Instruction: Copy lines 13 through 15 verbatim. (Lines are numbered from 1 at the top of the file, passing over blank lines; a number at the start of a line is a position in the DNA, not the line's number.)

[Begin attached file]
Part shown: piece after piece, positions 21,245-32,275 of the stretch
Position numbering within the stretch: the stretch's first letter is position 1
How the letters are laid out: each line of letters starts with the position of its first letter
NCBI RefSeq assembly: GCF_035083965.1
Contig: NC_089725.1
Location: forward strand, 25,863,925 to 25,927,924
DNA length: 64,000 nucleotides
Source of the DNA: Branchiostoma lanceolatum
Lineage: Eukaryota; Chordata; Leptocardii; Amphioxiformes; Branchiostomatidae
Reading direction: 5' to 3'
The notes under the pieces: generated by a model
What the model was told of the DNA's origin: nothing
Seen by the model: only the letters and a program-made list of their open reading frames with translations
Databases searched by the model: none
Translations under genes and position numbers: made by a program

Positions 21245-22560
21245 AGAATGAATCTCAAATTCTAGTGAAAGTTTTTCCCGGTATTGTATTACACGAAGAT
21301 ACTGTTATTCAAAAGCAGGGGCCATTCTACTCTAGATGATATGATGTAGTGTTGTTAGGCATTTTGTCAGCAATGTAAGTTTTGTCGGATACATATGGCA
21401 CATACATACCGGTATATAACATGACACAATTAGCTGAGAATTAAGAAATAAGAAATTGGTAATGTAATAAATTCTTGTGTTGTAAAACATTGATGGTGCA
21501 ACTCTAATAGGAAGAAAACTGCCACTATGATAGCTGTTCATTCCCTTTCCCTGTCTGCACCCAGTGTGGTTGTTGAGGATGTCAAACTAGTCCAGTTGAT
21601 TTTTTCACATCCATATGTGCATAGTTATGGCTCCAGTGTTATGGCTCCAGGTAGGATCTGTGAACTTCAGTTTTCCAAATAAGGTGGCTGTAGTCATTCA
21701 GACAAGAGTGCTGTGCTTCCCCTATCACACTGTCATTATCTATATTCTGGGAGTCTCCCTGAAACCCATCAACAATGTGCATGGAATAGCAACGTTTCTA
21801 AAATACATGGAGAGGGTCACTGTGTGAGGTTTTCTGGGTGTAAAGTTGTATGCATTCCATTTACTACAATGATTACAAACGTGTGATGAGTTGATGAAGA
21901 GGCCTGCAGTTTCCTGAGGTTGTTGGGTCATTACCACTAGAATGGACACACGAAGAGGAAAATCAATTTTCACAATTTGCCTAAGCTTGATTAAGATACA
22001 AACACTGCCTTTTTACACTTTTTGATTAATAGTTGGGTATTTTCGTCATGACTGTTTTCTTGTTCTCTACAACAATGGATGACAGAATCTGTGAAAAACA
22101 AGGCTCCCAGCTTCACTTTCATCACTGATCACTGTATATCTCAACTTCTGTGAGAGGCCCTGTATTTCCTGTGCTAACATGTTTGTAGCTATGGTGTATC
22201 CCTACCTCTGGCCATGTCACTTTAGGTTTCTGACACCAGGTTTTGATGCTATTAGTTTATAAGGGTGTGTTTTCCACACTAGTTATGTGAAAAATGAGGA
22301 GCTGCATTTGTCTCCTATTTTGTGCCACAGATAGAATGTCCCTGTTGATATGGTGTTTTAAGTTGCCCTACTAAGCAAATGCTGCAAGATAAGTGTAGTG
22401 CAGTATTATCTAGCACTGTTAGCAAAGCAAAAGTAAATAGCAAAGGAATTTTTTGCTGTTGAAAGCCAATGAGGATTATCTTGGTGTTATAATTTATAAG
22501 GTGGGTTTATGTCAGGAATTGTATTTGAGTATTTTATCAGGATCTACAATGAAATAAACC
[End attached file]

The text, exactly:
Seen by the model: only the letters and a program-made list of their open reading frames with translations
Databases searched by the model: none
Translations under genes and position numbers: made by a program